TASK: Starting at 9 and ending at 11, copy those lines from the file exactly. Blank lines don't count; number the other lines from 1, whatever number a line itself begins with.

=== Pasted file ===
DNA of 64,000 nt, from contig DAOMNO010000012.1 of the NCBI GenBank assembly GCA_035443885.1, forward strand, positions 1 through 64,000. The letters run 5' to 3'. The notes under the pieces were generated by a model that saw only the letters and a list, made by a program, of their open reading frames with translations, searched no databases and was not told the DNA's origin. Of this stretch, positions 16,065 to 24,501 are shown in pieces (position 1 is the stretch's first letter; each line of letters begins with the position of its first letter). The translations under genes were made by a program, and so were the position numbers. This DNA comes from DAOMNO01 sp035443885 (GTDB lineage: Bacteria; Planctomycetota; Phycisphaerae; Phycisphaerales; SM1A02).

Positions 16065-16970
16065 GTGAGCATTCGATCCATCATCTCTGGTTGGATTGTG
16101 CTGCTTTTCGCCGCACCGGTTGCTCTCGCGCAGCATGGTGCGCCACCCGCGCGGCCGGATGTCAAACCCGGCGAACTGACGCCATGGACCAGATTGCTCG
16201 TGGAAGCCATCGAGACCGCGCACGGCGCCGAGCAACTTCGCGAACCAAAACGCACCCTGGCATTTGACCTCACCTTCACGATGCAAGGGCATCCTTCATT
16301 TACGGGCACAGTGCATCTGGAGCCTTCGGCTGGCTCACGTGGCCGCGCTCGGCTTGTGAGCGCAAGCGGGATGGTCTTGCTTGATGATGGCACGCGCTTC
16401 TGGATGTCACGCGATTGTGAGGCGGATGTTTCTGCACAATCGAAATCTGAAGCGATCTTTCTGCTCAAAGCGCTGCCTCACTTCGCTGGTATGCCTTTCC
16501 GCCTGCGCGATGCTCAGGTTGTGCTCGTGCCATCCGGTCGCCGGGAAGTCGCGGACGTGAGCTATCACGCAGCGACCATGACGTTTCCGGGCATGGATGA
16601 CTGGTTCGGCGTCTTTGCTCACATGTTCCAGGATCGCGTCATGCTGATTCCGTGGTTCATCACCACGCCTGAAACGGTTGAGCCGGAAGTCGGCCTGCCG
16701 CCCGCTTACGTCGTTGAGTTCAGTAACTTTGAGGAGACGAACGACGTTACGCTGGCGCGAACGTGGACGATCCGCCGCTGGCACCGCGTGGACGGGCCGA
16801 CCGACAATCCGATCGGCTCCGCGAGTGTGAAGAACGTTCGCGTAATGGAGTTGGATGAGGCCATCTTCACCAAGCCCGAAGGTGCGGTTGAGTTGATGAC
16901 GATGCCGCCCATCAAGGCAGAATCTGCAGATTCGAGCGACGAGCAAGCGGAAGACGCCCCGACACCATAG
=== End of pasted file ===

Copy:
16601 CTGGTTCGGCGTCTTTGCTCACATGTTCCAGGATCGCGTCATGCTGATTCCGTGGTTCATCACCACGCCTGAAACGGTTGAGCCGGAAGTCGGCCTGCCG
16701 CCCGCTTACGTCGTTGAGTTCAGTAACTTTGAGGAGACGAACGACGTTACGCTGGCGCGAACGTGGACGATCCGCCGCTGGCACCGCGTGGACGGGCCGA
16801 CCGACAATCCGATCGGCTCCGCGAGTGTGAAGAACGTTCGCGTAATGGAGTTGGATGAGGCCATCTTCACCAAGCCCGAAGGTGCGGTTGAGTTGATGAC